New Coaching Staff Will Help Detroit Tigers Play Small Ball In 2014
For the most part, Detroit Tigers fans have been hard to please since the team’s turnaround after the 2005 season. After finishing at the bottom of the standings in the AL Central for more than a decade, Jim Leyland took over the team in 2006 and made the Tigers a legitimate threat in the division, giving them their s first winning season since 1997. After making it to the World Series and losing the Series 4-1 to the St. Louis Cardinals, optimistic fans looked forward to the potential of the Tigers for the next few seasons.
For what its worth, Leyland did a heck of a job turning the organization around. Yes, it helped that management went on a spending spree, but for the most part, Leyland’s tough love style of baseball and attitude were exactly what the doctor ordered. However, his headstrong ways also led fans to sometimes question his methods. During his eight seasons as manager, a big issue fans had with Leyland was his inability to play small ball. It seemed that a couple games a year would be lost because of the Tigers’ lack of being able to manufacture runs in tight games.
If there is one thing to look forward to in 2014, it will be that the Tigers will finally have the pieces to produce runs in close games. With the additions of Rajai Davis and Ian Kinsler, the Tigers will have a little more speed in the lineup, aside from Austin Jackson and an aging Torii Hunter. Speed on the base paths is one thing; having the right coaching to take advantage of it is another story, and the Tigers finally have a staff to help them to do so.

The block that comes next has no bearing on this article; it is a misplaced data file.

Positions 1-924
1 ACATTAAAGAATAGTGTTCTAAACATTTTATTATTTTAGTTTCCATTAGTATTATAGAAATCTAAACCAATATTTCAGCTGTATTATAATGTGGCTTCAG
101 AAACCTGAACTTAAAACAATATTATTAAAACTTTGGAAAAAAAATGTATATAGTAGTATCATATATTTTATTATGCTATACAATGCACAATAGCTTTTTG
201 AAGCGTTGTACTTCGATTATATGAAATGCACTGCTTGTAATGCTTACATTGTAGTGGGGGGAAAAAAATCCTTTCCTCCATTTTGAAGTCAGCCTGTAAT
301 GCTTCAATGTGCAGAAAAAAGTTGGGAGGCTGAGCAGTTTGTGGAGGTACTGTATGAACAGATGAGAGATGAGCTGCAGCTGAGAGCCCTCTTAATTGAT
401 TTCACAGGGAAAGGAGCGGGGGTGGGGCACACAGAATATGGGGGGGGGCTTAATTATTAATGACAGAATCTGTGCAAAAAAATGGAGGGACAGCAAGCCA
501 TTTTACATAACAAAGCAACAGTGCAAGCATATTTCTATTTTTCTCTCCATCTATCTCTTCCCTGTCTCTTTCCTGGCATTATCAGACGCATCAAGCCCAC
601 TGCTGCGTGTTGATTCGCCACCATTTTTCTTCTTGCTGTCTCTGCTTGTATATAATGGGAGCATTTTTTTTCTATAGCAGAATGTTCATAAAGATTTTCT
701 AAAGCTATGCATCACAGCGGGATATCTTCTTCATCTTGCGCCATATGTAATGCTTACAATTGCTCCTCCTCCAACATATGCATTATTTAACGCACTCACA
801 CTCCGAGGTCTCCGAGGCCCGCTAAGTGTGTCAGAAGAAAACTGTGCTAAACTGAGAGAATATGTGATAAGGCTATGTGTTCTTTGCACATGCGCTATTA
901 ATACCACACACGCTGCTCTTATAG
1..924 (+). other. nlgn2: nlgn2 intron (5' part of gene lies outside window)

First year manager Brad Ausmus is no stranger to small ball. While he has been quoted as saying he is a fan of winning games because of the “big inning,” Ausmus is also aware of what his lineup can produce. With the departure of Prince Fielder, Ausmus will look to depend on more steals and movement between the lines, something the Tigers haven’t been able to do in recent years. Here’s some food for thought — last season, the Tigers were dead last in the majors with 35 total stolen bases. Davis alone had 45.
To help with their bunting, the Tigers added first base coach and future Hall of Fame player Omar Vizquel to the coaching staff this past November. After 24 seasons in the majors, Vizquel knows a little something about playing small ball and base running. His duties will include coaching base running skills and timing players on their way around the diamond. Vizquel will also be working with the players throughout Spring Training on their bunting, although I’m sure Miguel Cabrera and Victor Martinez won’t be focusing on it too much.
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